Organ Donation: Your Kindness May Pay Off In Unexpected Ways
Update at end (23-Apr-2015)
I thought for a long time about registering to be an organ donor. There are thousands of people in Canada on dialysis, waiting for kidneys. The cost to the health care system and taxpayers to have a patient sick and on dialysis is huge. And that doesn’t even touch on the cost to the patients waiting on the kidney, both in financial and human terms.
I was already registered to be an organ donor at death, but the greatest chances for a successful transplant are from living donors. We all have two kidneys and can function perfectly fine with one. I am very fortunate that by accident of birth, I am relatively healthy and live in a free and prosperous country… and wanted to do something to possibly help another that wasn’t so lucky.
So I registered and went through all the questionnaires, compatibility review, diagnostics and testing, and follow ups, and consultations, and retesting. (They are very thorough, as you would expect… nobody wants a worn out kidney that doesn’t match, or carries a payload.) And it is quite interesting. I learned things about medicine I didn’t know previously… like blood type compatibility is not always necessary for a donor match. Or that in donor chains, one anonymous donor can set off a chain that results in up to 4 successful transplants. Medical science is amazing!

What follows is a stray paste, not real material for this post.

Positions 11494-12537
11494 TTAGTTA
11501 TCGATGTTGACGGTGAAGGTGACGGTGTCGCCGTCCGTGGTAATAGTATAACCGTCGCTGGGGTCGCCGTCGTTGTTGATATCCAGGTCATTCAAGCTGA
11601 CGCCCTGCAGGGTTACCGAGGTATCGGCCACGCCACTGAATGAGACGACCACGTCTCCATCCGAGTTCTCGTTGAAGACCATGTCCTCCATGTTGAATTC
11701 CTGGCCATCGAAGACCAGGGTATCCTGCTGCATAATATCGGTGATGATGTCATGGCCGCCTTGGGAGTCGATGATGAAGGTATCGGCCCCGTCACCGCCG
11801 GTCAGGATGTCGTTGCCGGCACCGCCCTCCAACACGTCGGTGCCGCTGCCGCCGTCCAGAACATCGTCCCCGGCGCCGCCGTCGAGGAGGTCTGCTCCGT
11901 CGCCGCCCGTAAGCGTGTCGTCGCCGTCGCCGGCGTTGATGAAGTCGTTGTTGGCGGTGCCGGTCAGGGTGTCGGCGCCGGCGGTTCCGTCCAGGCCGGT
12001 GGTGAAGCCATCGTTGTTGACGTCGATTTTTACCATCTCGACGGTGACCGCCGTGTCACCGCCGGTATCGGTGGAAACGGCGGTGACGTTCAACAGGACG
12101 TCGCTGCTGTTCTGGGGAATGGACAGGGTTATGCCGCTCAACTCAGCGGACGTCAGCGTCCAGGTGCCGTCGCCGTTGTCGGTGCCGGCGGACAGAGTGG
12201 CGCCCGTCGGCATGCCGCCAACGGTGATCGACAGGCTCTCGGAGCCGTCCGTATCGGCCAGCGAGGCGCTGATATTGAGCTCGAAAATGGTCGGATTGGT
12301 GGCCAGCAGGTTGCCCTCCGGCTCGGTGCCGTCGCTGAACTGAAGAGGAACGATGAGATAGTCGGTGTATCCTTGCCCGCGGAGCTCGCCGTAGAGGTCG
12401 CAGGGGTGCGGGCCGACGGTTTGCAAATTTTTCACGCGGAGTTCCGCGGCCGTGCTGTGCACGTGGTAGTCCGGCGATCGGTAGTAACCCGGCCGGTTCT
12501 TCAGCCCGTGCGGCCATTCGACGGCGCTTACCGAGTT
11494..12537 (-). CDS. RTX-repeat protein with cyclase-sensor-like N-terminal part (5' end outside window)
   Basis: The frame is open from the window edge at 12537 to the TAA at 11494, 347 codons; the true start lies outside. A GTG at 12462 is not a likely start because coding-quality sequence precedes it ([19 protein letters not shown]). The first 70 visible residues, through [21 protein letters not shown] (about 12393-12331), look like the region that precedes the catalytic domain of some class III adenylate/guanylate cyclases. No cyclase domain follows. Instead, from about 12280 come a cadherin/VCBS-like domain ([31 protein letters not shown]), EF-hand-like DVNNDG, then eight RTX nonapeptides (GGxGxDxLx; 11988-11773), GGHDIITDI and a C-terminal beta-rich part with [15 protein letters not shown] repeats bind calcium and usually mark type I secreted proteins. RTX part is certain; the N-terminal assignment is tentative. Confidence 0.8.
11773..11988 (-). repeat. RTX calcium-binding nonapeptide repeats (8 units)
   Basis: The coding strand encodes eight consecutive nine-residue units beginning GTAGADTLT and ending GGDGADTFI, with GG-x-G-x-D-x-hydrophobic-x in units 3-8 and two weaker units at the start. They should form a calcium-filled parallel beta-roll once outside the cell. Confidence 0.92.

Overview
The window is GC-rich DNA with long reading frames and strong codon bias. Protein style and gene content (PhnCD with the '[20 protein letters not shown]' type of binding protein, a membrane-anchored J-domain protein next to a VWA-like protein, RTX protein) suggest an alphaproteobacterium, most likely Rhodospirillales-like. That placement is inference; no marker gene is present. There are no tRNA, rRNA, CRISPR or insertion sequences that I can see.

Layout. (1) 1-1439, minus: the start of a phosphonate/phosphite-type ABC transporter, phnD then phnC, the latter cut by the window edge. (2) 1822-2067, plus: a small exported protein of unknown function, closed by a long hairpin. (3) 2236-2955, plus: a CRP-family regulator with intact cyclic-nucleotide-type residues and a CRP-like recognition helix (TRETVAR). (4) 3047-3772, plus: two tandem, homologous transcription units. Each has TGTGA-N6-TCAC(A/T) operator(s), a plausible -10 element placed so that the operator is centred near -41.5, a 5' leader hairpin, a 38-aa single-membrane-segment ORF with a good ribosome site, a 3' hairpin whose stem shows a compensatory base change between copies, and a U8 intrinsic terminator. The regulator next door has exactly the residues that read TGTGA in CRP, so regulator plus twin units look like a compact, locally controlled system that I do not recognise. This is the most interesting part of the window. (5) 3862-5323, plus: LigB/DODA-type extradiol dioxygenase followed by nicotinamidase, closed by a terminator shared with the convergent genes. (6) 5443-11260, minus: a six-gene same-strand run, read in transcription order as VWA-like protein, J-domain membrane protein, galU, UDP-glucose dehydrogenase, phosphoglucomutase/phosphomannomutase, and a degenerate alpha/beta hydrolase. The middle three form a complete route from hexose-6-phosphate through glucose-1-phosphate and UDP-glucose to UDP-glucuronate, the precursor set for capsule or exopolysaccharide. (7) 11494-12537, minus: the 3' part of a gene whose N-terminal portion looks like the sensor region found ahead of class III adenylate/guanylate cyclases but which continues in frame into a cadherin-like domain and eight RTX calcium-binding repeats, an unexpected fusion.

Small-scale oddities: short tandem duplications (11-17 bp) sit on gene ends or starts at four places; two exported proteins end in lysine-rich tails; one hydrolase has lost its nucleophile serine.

After an ultrasound I was told I had what looked like I had kidney stones. But nothing serious; so far, so good. I moved on to the next stage which is testing kidney function and CT scan. Kidneys work like a charm. But the CT showed I had multiple cysts on each kidney. After consultations, the transplant team advised me that I wouldn’t be a good candidate for the donor program because of the risk of future polycystic kidney disease. So I have to see a nephrologist and talk about a management plan to keep an eye on things and make sure I don’t lose any kidney function…
Even though I was declined from the donor program, I am now aware of a potential problem that I otherwise wouldn’t know about. And I can monitor the condition to make sure if anything starts going wrong, I’ll know BEFORE I get seriously ill.
The point of this little story is that I want to encourage others to please consider registering for living donor programs. Your gift may never be needed, or you may give a sick person another chance at living the kind of healthy, carefree life most of us take for granted. Or, as in my case, they may find that you aren’t suited to be a donor, but you get a head start on managing something that you otherwise may not have known about until you were sick.
Thanks for your time!
Follow up: I’ve received permission to post the other half of this story. Theresa Richarz (@treericharz) was my potential partner in the LDPE program. This is an update to her side of this story: https://www.facebook.com/theresa.richarz/posts/10155437777395545